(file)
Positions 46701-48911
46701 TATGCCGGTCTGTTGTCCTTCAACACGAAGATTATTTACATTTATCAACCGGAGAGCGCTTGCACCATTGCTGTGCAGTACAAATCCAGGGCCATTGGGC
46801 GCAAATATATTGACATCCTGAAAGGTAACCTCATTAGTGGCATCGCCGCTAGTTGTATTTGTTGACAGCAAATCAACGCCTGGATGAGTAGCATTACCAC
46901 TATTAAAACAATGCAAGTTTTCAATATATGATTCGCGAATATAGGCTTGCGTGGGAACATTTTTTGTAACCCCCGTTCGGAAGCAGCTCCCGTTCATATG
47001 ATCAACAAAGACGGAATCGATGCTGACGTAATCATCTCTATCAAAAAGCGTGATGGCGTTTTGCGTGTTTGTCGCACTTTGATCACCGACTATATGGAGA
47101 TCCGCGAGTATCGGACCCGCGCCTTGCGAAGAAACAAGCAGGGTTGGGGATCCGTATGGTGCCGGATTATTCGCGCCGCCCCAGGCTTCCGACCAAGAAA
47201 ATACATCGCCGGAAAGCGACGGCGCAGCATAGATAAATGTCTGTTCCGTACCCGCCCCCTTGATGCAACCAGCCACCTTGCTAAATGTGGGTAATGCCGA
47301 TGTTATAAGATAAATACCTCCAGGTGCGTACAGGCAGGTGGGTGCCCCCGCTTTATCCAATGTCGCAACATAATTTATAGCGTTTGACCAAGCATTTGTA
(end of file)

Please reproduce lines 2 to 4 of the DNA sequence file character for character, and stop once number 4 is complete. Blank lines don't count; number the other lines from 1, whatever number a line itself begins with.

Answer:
46701 TATGCCGGTCTGTTGTCCTTCAACACGAAGATTATTTACATTTATCAACCGGAGAGCGCTTGCACCATTGCTGTGCAGTACAAATCCAGGGCCATTGGGC
46801 GCAAATATATTGACATCCTGAAAGGTAACCTCATTAGTGGCATCGCCGCTAGTTGTATTTGTTGACAGCAAATCAACGCCTGGATGAGTAGCATTACCAC
46901 TATTAAAACAATGCAAGTTTTCAATATATGATTCGCGAATATAGGCTTGCGTGGGAACATTTTTTGTAACCCCCGTTCGGAAGCAGCTCCCGTTCATATG